Serial killer John Haigh, who was hanged in 1949, was known as the Acid Bath Murderer but in fact he used neither a bath nor acid to kill his six known victims. Rather he clubbed or shot them and then dissolved their bodies in a large oil drum into which he poured concentrated sulphuric acid. The 40-gallon oil drum, along with the protective apron Haigh wore, are on display along with three human gallstones which the eagle-eyed pathologist spotted among the gravel stones at Haigh's workshop. The gallstones belonged to wealthy widow Olive Durand-Deacon, Haigh's last victim.

In 1953 John Christie was hanged for the murder of his wife though he confessed to killing seven women in all and hiding their bodies behind Ripper' the walls and in the garden of his home at 10 Rillington Place in London's Notting Hill. One of the exhibits is the item which exposed him as a necrophiliac: a Golden Virginia tobacco tin which contained pubic hair cut from his victims.

as a necrophiliac: a Golden Virginia One of the most inoffensive looking displays is a cooker with a pan on the hob. It is also one of the grisliest for on this stove serial killer Dennis Nilsen boiled up the dissected bodies of the 15 men he had strangled or drowned at two addresses in north London between 1978 and 1983. Nilsen poured the resulting brownish sludge down his drains and a sample of this is on view in the museum.

The ordinary gentleman's umbrella on display is the one with which a mystery assailant stabbed Bulgarian dissident Georgi Markov in the thigh (apparently accidentally) as he walked along London's Waterloo Bridge in 1978. Markov recalled feeling a pricking sensation in his leg as he saw a man drop an umbrella before getting into a taxi. Three days later he was dead.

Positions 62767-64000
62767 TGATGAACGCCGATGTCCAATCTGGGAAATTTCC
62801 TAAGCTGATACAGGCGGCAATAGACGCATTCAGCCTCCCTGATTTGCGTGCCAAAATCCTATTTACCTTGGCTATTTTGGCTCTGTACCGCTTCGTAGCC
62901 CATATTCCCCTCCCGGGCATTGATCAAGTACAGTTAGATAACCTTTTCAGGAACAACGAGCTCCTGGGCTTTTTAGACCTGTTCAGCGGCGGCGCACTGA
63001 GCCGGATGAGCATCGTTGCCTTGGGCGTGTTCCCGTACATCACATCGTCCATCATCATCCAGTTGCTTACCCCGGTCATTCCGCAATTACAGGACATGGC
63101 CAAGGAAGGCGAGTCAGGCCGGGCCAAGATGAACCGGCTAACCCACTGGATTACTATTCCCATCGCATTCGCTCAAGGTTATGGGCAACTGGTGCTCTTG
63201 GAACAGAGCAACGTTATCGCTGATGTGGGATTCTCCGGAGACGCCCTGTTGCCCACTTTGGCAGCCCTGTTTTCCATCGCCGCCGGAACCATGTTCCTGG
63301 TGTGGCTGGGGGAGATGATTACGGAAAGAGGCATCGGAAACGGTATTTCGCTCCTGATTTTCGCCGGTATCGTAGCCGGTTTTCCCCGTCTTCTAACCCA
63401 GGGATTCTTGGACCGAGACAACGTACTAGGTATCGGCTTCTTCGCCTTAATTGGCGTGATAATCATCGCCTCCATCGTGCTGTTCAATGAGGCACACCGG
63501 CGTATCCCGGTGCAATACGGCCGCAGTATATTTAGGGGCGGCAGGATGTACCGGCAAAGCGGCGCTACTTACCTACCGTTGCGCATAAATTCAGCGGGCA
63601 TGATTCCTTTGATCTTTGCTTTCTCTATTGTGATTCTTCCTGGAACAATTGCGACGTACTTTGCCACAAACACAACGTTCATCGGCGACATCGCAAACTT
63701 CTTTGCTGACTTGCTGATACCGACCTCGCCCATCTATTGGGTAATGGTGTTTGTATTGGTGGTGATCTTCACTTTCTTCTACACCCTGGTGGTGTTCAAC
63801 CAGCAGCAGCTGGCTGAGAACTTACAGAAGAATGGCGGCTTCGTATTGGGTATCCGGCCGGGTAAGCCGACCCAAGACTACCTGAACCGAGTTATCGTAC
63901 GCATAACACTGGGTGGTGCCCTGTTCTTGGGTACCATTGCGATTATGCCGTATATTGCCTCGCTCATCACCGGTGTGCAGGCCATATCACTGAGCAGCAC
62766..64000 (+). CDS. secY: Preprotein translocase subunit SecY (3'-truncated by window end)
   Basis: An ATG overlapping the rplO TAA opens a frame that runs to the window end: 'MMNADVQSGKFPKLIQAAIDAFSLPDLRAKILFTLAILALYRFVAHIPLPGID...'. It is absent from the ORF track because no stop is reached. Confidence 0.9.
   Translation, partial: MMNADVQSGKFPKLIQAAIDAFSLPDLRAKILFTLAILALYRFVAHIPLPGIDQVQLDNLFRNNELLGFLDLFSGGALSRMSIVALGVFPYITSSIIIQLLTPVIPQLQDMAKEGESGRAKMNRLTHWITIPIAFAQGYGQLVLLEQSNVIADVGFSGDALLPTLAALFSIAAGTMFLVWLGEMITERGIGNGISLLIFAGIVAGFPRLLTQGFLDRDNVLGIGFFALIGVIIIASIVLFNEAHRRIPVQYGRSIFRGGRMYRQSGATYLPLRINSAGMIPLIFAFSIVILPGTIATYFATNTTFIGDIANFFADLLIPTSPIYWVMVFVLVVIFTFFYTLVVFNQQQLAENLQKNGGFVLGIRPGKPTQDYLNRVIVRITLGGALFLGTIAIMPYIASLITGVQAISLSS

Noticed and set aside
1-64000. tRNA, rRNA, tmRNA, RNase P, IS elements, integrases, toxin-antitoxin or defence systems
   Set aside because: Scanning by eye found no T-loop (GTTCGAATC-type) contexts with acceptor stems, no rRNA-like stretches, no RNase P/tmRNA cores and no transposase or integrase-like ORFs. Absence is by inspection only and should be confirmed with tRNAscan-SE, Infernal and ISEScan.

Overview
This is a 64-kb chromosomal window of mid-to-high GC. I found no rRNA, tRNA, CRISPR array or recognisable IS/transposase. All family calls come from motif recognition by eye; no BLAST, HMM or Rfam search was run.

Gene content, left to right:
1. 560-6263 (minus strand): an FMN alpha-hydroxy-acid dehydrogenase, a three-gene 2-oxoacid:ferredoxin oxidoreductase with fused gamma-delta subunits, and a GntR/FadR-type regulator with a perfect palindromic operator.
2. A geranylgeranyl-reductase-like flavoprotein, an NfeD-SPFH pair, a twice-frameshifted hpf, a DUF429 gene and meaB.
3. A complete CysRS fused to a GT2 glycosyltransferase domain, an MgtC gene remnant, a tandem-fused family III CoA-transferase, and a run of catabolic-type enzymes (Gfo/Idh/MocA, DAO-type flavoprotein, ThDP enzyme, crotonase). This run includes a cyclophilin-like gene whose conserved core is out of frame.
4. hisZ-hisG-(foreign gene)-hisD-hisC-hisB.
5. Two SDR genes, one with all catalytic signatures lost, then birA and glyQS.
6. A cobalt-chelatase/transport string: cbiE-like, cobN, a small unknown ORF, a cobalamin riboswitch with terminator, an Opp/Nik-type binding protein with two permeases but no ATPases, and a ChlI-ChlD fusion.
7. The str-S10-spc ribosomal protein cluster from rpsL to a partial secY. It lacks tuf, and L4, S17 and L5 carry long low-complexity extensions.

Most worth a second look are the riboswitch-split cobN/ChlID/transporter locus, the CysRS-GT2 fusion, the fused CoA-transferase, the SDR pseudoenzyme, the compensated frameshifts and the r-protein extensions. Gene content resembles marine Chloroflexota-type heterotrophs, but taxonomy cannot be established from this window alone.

STRICTLY speaking, the museum is not a museum but an educational resource, part of the Met's Crime Academy. It was established in 1874 following a change in the law which allowed police to keep the property of convicted criminals. An Inspector Neame felt that such material could be used to teach officers about how criminals operated.

Glass cabinets house a large collection of death masks of felons executed by hanging (the mark of the ligature is visible). These were made so that the police could study the lumps and bumps on the skull which the Victorians believed were the indicators of a deviant person.

The collection is still used for training today though everything about its presentation suggests a museum. Hangman's nooses are just inside the entrance, including apparently the rope used to end the life of Ruth Ellis, the last woman to be executed in Britain. However, bloodstained overalls worn by PC Keith Blakelock who was stabbed to death in the Broadwater Farm riots in 1985 have been removed.

Though visitors were permitted in the late 19th century, admission now is limited to police officers from any force and occasionally academics (by prior appointment). Even the identity of the custodian is a secret, although the salary isn't: it's 26,000.

If the Met is looking for ways to boost its budget it could do worse than throw the doors of the Black Museum open to the public. In this instance, crime would pay.